LIHUE — Through March and April, the state Department of Education will travel to the Mainland to recruit teachers to the islands for the upcoming school year.
Travelling to six cities, HIDOE hopes to bring a new crop of teachers to educate Hawaii’s keiki, and hopefully convince them to stay — something that has been a real concern over the years for the state.
“It’s critical, especially in the hard-to-fill areas, that we go out and do look for specific candidates who qualify,” said Complex-Area Superintendent Bill Arakaki.
The mission to increase recruitment efforts is part of the state’s three-year strategic plan, which goes into effect this fall.
According to the new Strategic Plan’s 2020 goals, the state wants to fill 98 percent of teacher positions and have 60 percent of those teachers retained until at least the fifth year of their employment.
On Kauai, while teacher turnover is high, there haven’t many job vacancies. Arakaki told The Garden Island that coming into the 2016-17 school year, there were only 4.5 teacher vacancies on island.
When TGI asked how many vacancies he is expecting for next school year, Arakaki said it’s too early to say.
“We’re into the teacher transfer period where positions are being posted. Until that’s done, we’re not sure what it will look like since we’re still in the process right now,” he said. “Everyone works well together on Kauai to help support an educational need. We’re fortunate to be able to fill positions here on the island.”
While the vacancies are being filled, that doesn’t necessarily mean that they are being filled by qualified teachers, according to Corey Rosenlee, Hawaii State Teachers Association president.
“Eleven percent of teachers at Waimea High School are emergency hires. Kauai High has around 9 percent. It’s a little better at Kapaa High, they have a little over 5 percent. To give you some perspective, an emergency hire means that they can not find any teacher to fill those positions,” he said.
Rosenlee told TGI that a beginning teacher in Hawaii makes $45,000, while an emergency hire makes around $35,000.
“An emergency hire is a teacher who doesn’t have a teaching license,” he added. “60 percent of teachers on Kauai have not been at their school for more than five years.”
When asked how HIDOE recruits teachers to stay in Hawaii for an extended period of time, Rosenlee was dismissive.
“That’s not what they’re recruiting for,” he said. “The reality is that they know that the teachers are not going to stay but they have no other choice so they continue to go to the Mainland and recruit, they stay for a couple years, and then leave. And they’re still not able to get enough teachers.”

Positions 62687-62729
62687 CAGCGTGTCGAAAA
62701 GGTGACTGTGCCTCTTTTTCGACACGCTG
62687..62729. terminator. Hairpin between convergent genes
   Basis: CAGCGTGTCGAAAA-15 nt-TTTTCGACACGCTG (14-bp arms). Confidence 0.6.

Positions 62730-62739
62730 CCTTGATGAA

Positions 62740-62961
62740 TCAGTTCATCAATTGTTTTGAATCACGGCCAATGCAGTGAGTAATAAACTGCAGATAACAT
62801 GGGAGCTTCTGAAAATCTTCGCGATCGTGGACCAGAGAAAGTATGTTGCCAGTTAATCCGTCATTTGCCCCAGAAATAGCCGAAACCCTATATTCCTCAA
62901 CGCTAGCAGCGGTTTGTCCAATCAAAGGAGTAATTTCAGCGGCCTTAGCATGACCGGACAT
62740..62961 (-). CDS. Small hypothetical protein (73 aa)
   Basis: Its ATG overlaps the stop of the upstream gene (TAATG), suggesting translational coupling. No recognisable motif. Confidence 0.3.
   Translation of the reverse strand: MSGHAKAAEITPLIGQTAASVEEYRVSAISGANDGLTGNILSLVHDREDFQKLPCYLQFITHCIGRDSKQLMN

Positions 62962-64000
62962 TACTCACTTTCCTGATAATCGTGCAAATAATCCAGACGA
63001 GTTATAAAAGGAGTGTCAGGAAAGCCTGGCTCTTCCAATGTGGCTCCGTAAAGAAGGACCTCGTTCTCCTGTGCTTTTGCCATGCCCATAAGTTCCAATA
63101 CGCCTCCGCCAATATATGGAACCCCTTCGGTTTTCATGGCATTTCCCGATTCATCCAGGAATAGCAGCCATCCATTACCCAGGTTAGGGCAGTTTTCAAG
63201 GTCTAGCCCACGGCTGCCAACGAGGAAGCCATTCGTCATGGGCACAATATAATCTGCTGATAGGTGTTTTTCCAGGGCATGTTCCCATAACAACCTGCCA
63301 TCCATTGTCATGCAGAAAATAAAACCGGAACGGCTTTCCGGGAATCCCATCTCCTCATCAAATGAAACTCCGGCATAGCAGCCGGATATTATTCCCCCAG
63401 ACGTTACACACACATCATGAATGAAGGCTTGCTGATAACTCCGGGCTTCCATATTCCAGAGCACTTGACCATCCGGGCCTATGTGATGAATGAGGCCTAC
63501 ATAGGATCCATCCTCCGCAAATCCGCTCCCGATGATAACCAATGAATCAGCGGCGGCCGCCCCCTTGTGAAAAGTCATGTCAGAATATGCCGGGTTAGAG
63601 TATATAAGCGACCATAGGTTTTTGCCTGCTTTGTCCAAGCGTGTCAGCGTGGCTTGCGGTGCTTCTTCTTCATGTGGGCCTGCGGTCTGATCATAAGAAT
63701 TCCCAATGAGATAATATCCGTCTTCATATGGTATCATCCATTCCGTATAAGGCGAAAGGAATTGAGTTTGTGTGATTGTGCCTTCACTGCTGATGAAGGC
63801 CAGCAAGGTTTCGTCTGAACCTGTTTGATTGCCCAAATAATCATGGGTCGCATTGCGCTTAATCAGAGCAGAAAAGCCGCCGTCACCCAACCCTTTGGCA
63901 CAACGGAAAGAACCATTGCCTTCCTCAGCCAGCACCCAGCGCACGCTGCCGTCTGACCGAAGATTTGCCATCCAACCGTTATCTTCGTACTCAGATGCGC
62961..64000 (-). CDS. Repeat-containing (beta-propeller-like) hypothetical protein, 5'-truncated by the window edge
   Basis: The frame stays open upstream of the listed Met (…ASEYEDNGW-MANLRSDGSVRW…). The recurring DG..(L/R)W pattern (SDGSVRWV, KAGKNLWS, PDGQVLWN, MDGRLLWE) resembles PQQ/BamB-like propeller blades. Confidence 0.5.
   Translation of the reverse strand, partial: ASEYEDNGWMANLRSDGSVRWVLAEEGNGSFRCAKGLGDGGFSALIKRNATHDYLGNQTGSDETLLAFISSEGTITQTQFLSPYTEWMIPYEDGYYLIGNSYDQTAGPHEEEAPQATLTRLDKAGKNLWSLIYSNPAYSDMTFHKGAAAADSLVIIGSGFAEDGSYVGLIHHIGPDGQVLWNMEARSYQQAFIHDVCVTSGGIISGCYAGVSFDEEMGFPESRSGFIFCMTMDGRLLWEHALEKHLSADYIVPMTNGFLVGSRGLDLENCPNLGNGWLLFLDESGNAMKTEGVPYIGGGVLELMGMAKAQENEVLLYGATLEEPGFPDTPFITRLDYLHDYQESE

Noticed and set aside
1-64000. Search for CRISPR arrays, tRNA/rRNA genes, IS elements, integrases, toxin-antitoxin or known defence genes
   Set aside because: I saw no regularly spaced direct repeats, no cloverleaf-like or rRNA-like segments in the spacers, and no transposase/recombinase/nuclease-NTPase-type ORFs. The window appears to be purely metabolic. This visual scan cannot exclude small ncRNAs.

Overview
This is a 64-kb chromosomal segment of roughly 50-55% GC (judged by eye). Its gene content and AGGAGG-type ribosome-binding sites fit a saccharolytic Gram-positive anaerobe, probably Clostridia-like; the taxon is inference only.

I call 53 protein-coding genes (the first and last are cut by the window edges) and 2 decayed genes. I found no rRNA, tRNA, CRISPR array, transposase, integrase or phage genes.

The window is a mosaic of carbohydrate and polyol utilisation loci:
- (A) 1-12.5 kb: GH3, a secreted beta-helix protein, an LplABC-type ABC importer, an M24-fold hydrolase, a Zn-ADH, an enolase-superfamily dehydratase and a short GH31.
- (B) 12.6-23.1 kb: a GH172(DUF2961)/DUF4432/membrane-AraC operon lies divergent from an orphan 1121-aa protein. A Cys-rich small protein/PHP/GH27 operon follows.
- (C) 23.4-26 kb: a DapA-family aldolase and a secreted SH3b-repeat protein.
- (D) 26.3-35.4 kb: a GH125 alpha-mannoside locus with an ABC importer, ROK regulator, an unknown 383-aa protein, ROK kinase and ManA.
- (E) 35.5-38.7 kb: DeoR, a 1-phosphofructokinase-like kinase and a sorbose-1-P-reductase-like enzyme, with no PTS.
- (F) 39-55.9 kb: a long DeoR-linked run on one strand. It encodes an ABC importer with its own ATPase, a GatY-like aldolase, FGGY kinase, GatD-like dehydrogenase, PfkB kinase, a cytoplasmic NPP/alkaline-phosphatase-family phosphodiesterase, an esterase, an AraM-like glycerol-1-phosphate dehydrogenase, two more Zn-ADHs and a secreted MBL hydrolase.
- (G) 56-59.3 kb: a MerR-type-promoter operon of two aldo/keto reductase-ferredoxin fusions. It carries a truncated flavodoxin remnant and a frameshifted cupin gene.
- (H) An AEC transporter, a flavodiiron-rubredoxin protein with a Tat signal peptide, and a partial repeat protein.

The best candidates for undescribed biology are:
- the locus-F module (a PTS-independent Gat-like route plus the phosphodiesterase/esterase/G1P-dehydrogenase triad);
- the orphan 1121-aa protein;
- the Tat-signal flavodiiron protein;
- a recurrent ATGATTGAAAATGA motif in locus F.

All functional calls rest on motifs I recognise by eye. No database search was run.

Retention is a struggle, but Arakaki is a firm believer in producing local teachers to teach local children, and encouraging teachers who begin in Kauai, to stay in Kauai.
“On Kauai, we have a lot of support for the ‘Growing Our Own Teachers’ program where we look to support local teachers on Kauai and provide resources for them,” he said.
Recruiting local teachers is advantageous for Arakaki. Trying to fill teaching positions with candidates who haven’t lived on island is challenging in many ways.
“We provide (the candidates) information regarding what the lifestyle is on Kauai,” he said. “We let them know that it’s a rural community and that there are cultural and traditional traditions that they need to be aware of. It depends on the type of lifestyle and personality that fits with this person. It’s very important that they know what they’re getting themselves into.”
Rosenlee agrees, but says Hawaii’s schools still have a lot more to do than just recruit locally.
“We have to take a long-term view,” Rosenlee said. “The sad part is that the mentality is that we still don’t invest in a quality public school for our children.”
Turnover takes toll
Former Kauai teacher Jodi Kunimitsu, now on Maui, spoke candidly about how difficult high teacher-turnover is on students.
“The DOE needs to focus on retention rather than recruitment. I know we have a shortage, but if we focused on the teachers that we have, we wouldn’t have such a high turnover every year. I think a lot of people come to Hawaii not really knowing the realities of living here,” she said.
As head of a math department, Kunimitsu saw a lot of change among her staff.
“I remember about 14 teachers leaving over 10 years, and that was just in the math department alone,” she said. “We had a teacher who left after a month for a better paying job on the Mainland, then we had to find someone else to replace him, and he left after one semester, so he was there for three or four months. Then we had to hire a year-long sub. Those kids had three different teachers in one year.”
Hiring emergency replacements in this instance was difficult, since the teachers who were hired weren’t ready to teach.
“Many of these teachers aren’t certified. You’re constantly training these teachers to be teachers while they teach the children,” Kunimitsu said. “ It’s a mess. It’s a big mess.”
Kunimitsu agreed that the state should follow Arakaki’s line of thinking and encourage internal growth, producing local teachers rather than rely solely on Mainland recruitment.
“If the DOE continue to (recruit on the Mainland), we’re going to continue to have the same problems,” she said. “It’s a totally different culture here in Hawaii. If you don’t invest yourself in the community and learn about traditions and connect with the students, you’re going to have a hard time. Some of them do want to stay here and invest their time in the community, but it’s so much easier where they came from a lot of times, so they go back. And they have nothing to lose since their families are on the Mainland.”